Starch was extracted from single seeds obtained from corn plants transformed with the pSS43 antisense construct. Seeds were steeped in a solution containing 1.0% lactic acid and 0.3% sodium metabisulfite, pH 3.82 and held at 52° for 22-24 h. Seeds were drained, rinsed and homogenized individually in 8-9 mL of a 100 mM NaCl solution. Five mL of toluene were added to each tube, the tubes were vigorously shaken twice for 6 minutes and were then allowed to settle for 30 minutes. Two mL of 100 mM NaCl was sprayed onto the solution, which was allowed to settle for 30 minutes, and the protein/toluene layer was aspirated off. The toluene wash step was repeated. Twelve mL water were added and shaken in a paint shaker for 45 seconds. This solution was centrifuged for 10 minutes in a table-top centrifuge and the water was removed. The water wash was repeated, followed by a final wash with 12 mL of acetone. After shaking and centrifugation steps, the acetone was drained and allowed to evaporate for 1 h. To drive off any remaining acetone starch extracts were incubated overnight in a 40° oven.
Extracted starches were enzymatically debranched as follows. Seven mg of each starch sample were added to a screw cap test tube with 1.1 mL of water. The tubes were heated to 120° for 30 minutes and then placed in a water bath at 45°. Debranching solution was made by diluting 50 μL of isoamlyase (5×106 units/mL, Sigma) per mL of sodium acetate buffer (50 mM, pH 4.5). Forty μL of debranching solution was added to each starch sample and incubated for 3 h at 45°. Reactions were stopped by heating to 110° for 5 minutes. Debranched starch samples were lyophilized and redisolved in DMSO for analysis by gel permeation chromatography (GPC). Ten μL of debranched starch was injected and run through 3 narrow-bore columns (Polymer Labs, Mini-Mix C) in series at 100° and eluted with DMSO at a flow rate of 0.35 mL/min. Sampling interval was 30 minutes. A refractive index detector (Waters) was used with a computer running Waters Millenium Chromatography Manager System with GPC option (version 2.15.1, Waters Corp.) for detection, data collection and analysis, respectively. Retention times of pullulan standards (Standard 1: 380 kD, 100 kD, 23.7 kD, 5.8 kD, 666 and 180 mw, Standard 2: 853 kD, 186 kD, 48 kD, and 12.2 kD) were used to establish a linear calibration and calculate molecular weight distributions within the Millenium® software.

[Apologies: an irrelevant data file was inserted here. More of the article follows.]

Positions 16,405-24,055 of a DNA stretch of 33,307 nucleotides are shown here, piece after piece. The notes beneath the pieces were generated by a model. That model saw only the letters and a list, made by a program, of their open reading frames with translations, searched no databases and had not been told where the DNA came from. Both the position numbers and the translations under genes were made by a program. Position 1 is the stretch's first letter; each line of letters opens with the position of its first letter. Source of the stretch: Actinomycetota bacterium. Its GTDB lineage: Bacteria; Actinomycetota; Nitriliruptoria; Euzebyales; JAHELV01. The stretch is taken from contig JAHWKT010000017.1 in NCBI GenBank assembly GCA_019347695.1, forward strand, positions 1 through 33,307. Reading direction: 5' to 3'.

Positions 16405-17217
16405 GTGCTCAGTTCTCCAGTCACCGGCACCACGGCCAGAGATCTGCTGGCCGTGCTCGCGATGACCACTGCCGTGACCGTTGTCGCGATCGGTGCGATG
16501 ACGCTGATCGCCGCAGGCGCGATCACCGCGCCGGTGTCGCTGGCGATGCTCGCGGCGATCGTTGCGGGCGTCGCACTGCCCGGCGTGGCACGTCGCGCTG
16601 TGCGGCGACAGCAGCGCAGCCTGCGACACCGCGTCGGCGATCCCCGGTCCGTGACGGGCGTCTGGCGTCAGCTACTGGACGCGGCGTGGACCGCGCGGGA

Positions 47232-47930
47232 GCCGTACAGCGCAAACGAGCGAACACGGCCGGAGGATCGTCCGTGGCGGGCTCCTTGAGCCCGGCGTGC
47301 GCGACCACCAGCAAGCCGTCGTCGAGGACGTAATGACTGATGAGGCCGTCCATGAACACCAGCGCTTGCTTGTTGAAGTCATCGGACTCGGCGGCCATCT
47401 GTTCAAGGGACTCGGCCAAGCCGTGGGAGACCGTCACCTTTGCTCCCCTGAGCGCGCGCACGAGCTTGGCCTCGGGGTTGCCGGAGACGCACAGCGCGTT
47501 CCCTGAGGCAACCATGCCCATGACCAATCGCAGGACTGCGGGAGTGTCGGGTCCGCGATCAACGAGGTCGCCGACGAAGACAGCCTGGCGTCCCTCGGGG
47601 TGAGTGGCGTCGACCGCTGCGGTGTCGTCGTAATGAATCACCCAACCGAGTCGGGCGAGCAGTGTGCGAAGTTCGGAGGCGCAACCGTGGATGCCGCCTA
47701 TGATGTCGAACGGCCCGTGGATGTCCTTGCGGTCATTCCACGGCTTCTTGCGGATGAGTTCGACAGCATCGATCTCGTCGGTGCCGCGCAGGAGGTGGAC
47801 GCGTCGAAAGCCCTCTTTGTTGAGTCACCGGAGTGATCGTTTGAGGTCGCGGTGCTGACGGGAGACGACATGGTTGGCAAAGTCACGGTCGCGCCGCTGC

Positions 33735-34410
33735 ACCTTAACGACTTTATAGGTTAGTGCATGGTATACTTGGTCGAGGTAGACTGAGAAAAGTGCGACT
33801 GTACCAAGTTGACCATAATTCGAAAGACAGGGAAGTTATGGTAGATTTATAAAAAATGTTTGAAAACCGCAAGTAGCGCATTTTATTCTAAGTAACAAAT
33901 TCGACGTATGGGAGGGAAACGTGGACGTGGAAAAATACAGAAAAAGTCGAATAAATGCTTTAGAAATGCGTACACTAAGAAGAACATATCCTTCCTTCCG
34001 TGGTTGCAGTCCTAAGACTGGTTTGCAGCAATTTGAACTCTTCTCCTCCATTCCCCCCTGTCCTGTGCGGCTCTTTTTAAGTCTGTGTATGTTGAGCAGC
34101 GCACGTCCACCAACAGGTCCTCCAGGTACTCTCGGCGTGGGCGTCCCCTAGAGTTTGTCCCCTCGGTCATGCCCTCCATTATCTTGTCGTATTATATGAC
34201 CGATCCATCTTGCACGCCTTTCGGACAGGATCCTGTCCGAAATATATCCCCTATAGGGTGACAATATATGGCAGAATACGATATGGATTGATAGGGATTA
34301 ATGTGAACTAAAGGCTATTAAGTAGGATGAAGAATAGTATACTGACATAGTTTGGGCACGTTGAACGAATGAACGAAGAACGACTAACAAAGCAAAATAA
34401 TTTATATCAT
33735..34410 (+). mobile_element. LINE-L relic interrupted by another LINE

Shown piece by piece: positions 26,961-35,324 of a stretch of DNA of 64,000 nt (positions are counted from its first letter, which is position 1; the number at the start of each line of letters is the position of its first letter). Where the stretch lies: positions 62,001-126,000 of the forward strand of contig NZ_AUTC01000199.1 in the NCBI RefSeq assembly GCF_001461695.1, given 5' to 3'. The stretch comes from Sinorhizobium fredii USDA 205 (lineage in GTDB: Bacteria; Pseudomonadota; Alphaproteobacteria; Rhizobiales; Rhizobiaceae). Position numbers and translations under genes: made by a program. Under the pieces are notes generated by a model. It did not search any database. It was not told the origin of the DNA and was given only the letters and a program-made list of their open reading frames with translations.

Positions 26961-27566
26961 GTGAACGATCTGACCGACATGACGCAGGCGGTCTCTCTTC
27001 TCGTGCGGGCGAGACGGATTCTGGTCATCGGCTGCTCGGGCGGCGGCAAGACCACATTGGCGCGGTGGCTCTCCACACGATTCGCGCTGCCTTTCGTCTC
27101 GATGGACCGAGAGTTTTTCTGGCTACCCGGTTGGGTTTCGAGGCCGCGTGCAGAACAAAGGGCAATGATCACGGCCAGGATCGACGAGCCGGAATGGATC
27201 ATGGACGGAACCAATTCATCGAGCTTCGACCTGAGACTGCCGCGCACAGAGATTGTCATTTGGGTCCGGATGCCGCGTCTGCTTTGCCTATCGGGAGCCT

As known to those skilled in the art, the antisense phenomenon is generally not observed in every individual transgenic line. Therefore, individual kernels from multiple lines were examined and as expected, some, but not all lines possessed kernels demonstrating an altered starch phenotype relative to the control. As is also known to those skilled in the art transgenic corn plants produced by particle bombardment are typically heterozygous for the introduced transgene and the transgene will segregate in a predictable Mendelian fashion. On the selfed ear of a R0 (primary transformant) plant the triploid endosperm, which is the tissue responsible for starch production, will segregate 1:1:1:1 for 0, 1, 2, and 3 copies of the introduced transgene, respectively. In order to have a reasonable probability of observing any of these transgene dosages, 10 single kernels from line S048.6.1.10, (designated XBG00944-1 through XBG00944-10) were extracted for starch, and the starch from each kernel was debranched and separated as described above. FIG. 6 shows the molecular weight distributions obtained for the debranched starches from two representative kernels of line S048.6.1.10. XGB00944-7 depicts the pattern corresponding to a normal segregant while XGB00944-1 depicts the pattern corresponding to an altered segregant.